Why is nicotine bad for plastic surgery?
29 April 2022
It’s no secret that over time, smoking has negative effects on our health, wellbeing, and physical appearance - especially our skin. In fact, smoking is a significant contributing factor that can drive so many people to cosmetic procedures such as facelifts and eye bag removal, among many others in the first place.
So, there are clearly plenty of benefits to quitting smoking. If you are planning to have a cosmetic surgery procedure, this is even more important as it’s vital that you stop smoking well in advance of your surgery.
If you’re a smoker, continuing to smoke before and after your cosmetic surgery is really going to impact your body’s ability to heal effectively, while also placing you at far more risk during the actual procedure.
This makes quitting smoking before plastic surgery a no-brainer. It should be a priority in the months prior and remember it’s not just your plastic surgery that will benefit from you giving up nicotine - you’ll also be able to enjoy benefits on your overall health in the long term.
Avoid all forms of nicotine before and after your plastic surgery procedure
When I say give up smoking before plastic surgery, I don’t mean just cigarettes. It’s all forms of nicotine that needs to be avoided as this is the ingredient contained within tobacco that can negatively affect the healing process following cosmetic surgery. Whether you’re a user of nicotine gum or even using nicotine patches in an attempt to kick the habit, you should make sure you wean yourself off these products as well in advance of your procedure.
Other popular products containing nicotine that will also need to be avoided before and after cosmetic surgery include cigars, snuff, pipes, chewing tobacco, e-cigarettes, and vaping.
How soon before plastic surgery should you stop smoking?
Smokers should begin the journey of no longer smoking before their procedure is scheduled as soon as possible. The earlier the better. In fact, the minute you begin considering cosmetic surgery would be the best time to kick the habit.
If you believe quitting smoking forever is not an option, then stopping smoking at least four to six weeks before your surgery is scheduled will reduce the risk of many complications, though ideally, you’ll be able to stop smoking 8 weeks before at a minimum.
What plastic surgery risks are associated with nicotine?
There are many nicotine risks that are linked with plastic surgery and the subsequent recovery period that follows.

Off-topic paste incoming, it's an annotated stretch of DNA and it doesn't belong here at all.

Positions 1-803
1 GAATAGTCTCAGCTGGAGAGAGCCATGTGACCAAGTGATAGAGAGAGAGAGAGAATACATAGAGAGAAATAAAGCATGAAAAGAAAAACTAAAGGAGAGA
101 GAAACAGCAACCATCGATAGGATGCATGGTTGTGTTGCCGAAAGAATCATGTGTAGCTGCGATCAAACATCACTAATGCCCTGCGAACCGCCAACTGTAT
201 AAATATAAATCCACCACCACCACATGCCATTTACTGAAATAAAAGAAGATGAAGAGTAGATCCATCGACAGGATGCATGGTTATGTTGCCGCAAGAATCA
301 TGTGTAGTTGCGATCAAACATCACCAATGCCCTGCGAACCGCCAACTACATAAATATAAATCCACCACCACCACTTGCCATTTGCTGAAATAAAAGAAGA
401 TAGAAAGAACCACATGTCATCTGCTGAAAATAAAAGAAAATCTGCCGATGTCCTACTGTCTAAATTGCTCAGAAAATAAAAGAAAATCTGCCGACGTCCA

Some of the most common risks include:
A delayed healing process
Any form of nicotine intake affects the nutrients present in your blood, and smokers tend to lack vitamin C which is a vital vitamin that’s required to both aid wound healing and help with the correct forming of scars. Nicotine negatively impacts both your health and immunity.
Because nicotine is a vasoconstrictor, it causes the blood vessels in the body to shrink, which results in lesser blood flow and therefore less oxygen flow to the tissues. All in all, this is not good at all for the healing process and will inevitably prolong the healing process as your body will struggle for longer to heal and recover.
Risk of infection
A delay in the healing process also opens up a higher probability of your surgical wounds becoming infected before they can fully heal. Wounds will be more vulnerable to infections for a longer period of time, and as nicotine compromises the immune system, your body will be less adept at fighting off infections by itself.
Nicotine increases the risk of bacteria contamination, and in serious cases, a staph infection, which leads to blood poisoning and potentially toxic shock syndrome.
The loss of skin
As mentioned, nicotine causes blood vessels to contract, and this lessens the supply of oxygen to the skin tissues. Some procedures, such as a breast lift or tummy tuck, means large incisions are made which already restricts the blood flow and supply of oxygen to the skin, so nicotine will naturally reduce this even further.
Starving the skin of vital oxygen means its at serious risk of dying, and this can result in the loss of cheek skin after a facelift procedure, loss of nipples or areolas during any type of breast surgery, or loss of belly skin following a tummy tuck.
There will be an increase in the risk of any potential complications that are associated with your particular cosmetic procedure.
Smokers experience an elevated risk of developing blood clots during surgery, or deep vein thrombosis, alongside many other circulatory diseases and strokes. With potential risks already in place with plastic surgery, regardless of how small, the last thing you want to do is add to those risks unnecessarily.
Carbon monoxide from smoke
As well as the risks that nicotine brings, carbon monoxide in cigarette smoke can add to that. Carbon monoxide decreases the oxygen carrying capacity of haemoglobin in the blood, which ultimately has the same effect as the vasoconstrictor effect of the blood vessels and can therefore lead to tissue dying.
So, with non-smokers and nicotine-avoiders experiencing a far better healing process and overall cosmetic procedure, as well as a much lesser exposure to risks and complications, it goes without saying that giving up smoking before your plastic surgery most certainly makes sense.
Keen to learn more a particular cosmetic procedure? If so, don’t hesitate to contact me here at Harley Street Aesthetics in the heart of London to discuss your personal situation and options. Call 0845 519 7232, e-mail firstname.lastname@example.org or simply complete the online contact form.
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